When considering any stock for your portfolio, don't be swayed just by the positives. Examine its pros and cons, and decide whether it's possible upsides outweighs its risks. Let's take a look at MAKO Surgical (Nasdaq: MAKO) today, and see why you might want to buy, sell, or hold it.

Like Intuitive Surgical (Nasdaq: ISRG), which has been a multi-bagger for many Fools ever since our Rule Breakers newsletter service recommended it, MAKO is in the business of making robotic surgery equipment. Over the past year its stock has surged about 54%.

The first reason to consider buying into MAKO is its line of business. It's hard to argue with robotic surgery, as it's less invasive and lets patients heal faster. Indeed, MAKO's recent revenue growth rates reflect the fact that hospitals are buying more and more of its machines:

  • one-year average annual revenue growth rate: 91%
  • three-year average annual revenue growth rate: 206%
  • five-year average annual revenue growth rate: 322%

The business model relies not only on growing sales of machines to hospitals, but also on generating reliable recurring revenue, as those hospitals keep signing up for service contracts and keep buying consumable supplies and accessories for the machines.

Demographic trends are on MAKO's side, as well. With the global population growing and more people living longer, there will be greater demand for health-care services. While Intuitive Surgical's machines currently focus mostly on prostatectomies and hysterectomies, MAKO's specialize in knee and hip repairs.

Check out this room for growth: In the U.S. alone, close to 800,000 knee replacements and more than 600,000 hip replacements were performed in 2009. Meanwhile, in 2011, 6,932 procedures were performed on MAKO machines (double the year-earlier number). MAKO is growing rapidly, and clearly has a lot of market share available to grab.

The company's financial statements show promise, too, with gross margins rising from around 37% in 2009 to more than 68% recently.

Finally, here's another growth catalyst for MAKO: new kinds of procedures. If, over time, it gets approval to perform new kinds of procedures with its existing machines or with newly developed ones, it will be able to tap new markets.

While all the above factors are very exciting, there are also reasons you might want to sell MAKO. For one thing, the company is not yet profitable. That's not to say it won't be one day, but you have many other profitable options.

You might worry about increased regulation or taxation, as well. The Patient Protection and Affordable Care Act (PPACA), for example, is levying a new 2.3% tax on the sales of medical devices in the U.S. starting in 2013.

If you find yourself bearish on the company, you're not alone. Nearly half of the stock's float has been sold short -- 48% as of the end of March. That's a lot of negativity -- though it might actually turn into a big plus for investors. If the stock keeps rising, investors who have shorted will "cover" their positions by buying shares and thereby boosting the price further, and voila -- you have a "short squeeze."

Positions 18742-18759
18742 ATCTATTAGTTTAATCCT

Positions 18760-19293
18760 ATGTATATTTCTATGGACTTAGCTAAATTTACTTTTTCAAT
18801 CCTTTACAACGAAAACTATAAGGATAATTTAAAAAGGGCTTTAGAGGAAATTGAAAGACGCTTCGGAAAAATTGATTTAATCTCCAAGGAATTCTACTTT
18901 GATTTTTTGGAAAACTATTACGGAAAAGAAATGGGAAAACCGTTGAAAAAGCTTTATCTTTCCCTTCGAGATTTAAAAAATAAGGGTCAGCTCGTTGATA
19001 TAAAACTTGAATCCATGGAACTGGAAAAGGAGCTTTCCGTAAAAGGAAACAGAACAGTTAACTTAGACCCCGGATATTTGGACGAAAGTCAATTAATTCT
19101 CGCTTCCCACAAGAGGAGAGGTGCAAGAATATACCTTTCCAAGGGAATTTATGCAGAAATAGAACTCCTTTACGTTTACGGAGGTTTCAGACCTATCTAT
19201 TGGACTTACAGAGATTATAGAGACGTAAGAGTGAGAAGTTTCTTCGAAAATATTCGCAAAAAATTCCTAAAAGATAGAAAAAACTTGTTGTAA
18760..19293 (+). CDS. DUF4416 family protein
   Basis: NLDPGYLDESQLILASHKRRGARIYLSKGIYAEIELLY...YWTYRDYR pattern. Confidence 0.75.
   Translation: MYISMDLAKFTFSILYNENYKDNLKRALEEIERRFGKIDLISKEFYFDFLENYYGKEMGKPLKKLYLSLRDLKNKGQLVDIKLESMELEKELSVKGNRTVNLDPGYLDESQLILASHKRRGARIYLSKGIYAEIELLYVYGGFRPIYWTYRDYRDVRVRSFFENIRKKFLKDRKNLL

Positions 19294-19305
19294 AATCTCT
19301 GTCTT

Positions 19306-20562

Given the reasons to buy or sell MAKO, it's not unreasonable to decide to just hold off. You might wait for it to post a series of profitable quarters. You might wait for more hospitals to buy its machines and more procedures to be performed with them. You might even wait for the company to add more kinds of procedures to its lineup.

While you wait, you might want to consider other companies in similar businesses, besides Intuitive Surgical. Relatively tiny Hansen Medical (Nasdaq: HNSN) is applying robotic surgical equipment to catheter procedures, and has recently seen sales pick back up. Medical device company NuVasive (Nasdaq: NUVA) specializes in spinal treatments; its revenue has also grown impressively (and consistently) over the last five years, though its earnings have turned negative recently.

For a larger, more stable, and more diversified traditional medical device companies, look at Johnson & Johnson or Stryker (NYSE: SYK). Johnson & Johnson sports a broad product line (including baby shampoo and Tylenol) and a solid, long-standing dividend. Stryker, maker of implants, orthopedic equipment, and more, has a lot of characteristics of the perfect stock

The verdict
I found enough for me to like about MAKO Surgical last year -- and bought a few shares. You may come to a different decision, though, which won't necessarily be a mistake. After all, there are plenty of compelling stocks out there with less uncertain futures.

And if you're looking for explosive growth but are a little queasy about the medical arena, check out our special free report, "3 Hidden Winners of the iPhone, iPad, and Android Revolution." Mobile phones are ushering in a profitable revolution just as surgical robots are.

Longtime Fool contributor Selena Maranjian, whom you can follow on Twitter here, owns shares of MAKO Surgical, Intuitive Surgical, Hansen Medical, and Johnson & Johnson, but she holds no other position in any company mentioned. Click here to see her holdings and a short bio. The Motley Fool owns shares of Johnson & Johnson, Intuitive Surgical, and MAKO Surgical. Motley Fool newsletter services have recommended buying shares of Stryker, Intuitive Surgical, Johnson & Johnson, and MAKO Surgical. Motley Fool newsletter services have recommended creating a diagonal call position in Johnson & Johnson. The Motley Fool has a disclosure policy.

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